In October, minister of energy Todd Smith said a significant portion of electrical demand would come from southwestern Ontario, where the auto sector and agriculture would spike demand.

The Ford government stipulated that new or expanded gas plants would only be located in communities that agreed to host them — something Windsor did on Monday night.

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“Any community that gets a gas plant will be a willing host community and that will be decided up front,” Smith told Global News at the time.

Global News contacted the 34 municipalities that the Ontario Clean Air Alliance said approved its motion against gas power; just 13 responded to questions sent in October 2022.

Some, including Guelph and Burlington, said their opposition to gas power remained firm.

“The City has concerns about expanding natural gas generating plants to produce electricity as it will increase our carbon footprint,” a spokesperson for Guelph said, reiterating the city’s opposition.

Others, such as St. Catharines, indicated requests would be evaluated as they came in.

Click to play video: 'Why Ontario plans to rely on natural gas to keep electricity grid stable'
Why Ontario plans to rely on natural gas to keep electricity grid stable

Windsor’s support of expanded gas power drew stinging criticism from Jack Gibbons, president of the Ontario Clean Air Alliance.

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“We’re going in the wrong direction,” he said. “This doesn’t make sense for Windsor, and it doesn’t make sense for Ontario.”

Wrong direction or not, that is where the province is heading — at least in the short term.

An October directive issued by the Ford government ordered IESO to speed up its process, procuring gas power from companies that “are able to commit to achieving commercial operation as soon as possible.”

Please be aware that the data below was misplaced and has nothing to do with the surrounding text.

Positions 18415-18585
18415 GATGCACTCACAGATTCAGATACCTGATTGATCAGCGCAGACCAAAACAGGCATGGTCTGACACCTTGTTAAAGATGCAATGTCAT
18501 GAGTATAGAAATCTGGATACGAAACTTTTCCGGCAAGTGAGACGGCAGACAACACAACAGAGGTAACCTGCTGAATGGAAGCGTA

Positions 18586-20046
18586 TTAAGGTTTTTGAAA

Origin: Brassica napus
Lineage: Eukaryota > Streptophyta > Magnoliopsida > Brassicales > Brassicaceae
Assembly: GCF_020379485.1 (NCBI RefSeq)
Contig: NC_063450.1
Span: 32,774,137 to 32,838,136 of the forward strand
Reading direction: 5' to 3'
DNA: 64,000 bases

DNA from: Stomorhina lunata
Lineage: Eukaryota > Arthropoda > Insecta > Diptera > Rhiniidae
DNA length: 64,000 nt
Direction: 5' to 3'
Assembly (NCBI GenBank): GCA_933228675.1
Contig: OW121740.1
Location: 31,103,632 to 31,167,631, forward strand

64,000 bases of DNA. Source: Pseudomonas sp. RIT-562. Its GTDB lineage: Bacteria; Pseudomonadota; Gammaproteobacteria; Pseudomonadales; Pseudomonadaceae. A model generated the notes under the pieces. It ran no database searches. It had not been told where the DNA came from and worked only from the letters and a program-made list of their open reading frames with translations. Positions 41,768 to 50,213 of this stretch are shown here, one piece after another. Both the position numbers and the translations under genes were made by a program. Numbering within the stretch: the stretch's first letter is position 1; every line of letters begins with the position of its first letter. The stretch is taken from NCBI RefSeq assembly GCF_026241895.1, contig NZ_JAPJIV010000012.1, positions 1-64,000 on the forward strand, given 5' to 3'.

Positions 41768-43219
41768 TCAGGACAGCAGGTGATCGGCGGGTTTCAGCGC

Advocates fear Windsor will be the first of several areas to accept new or expanded gas power.

“It’s very alarming that we’re seeing these proposals popping up, and that’s because the Ontario government is pushing for new gas generation,” Lana Goldberg, Ontario climate program manager at Environmental Defence told Global News.

“We are going to see these proposals come up in other municipalities, possibly in Toronto, Halton Hills, Sarnia, Brampton. And this is the exact opposite direction we should be going in.”

The return to new gas power generation for the first time in more than a decade is a temporary setback in Ontario’s plan to completely green the grid, the Ford government said.

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“What we’re committed to still is a 100-per cent clean grid, but in the meantime to ensure we still have the power that we need … we are going to have some increased natural gas in the short term,” Smith previously told Global News.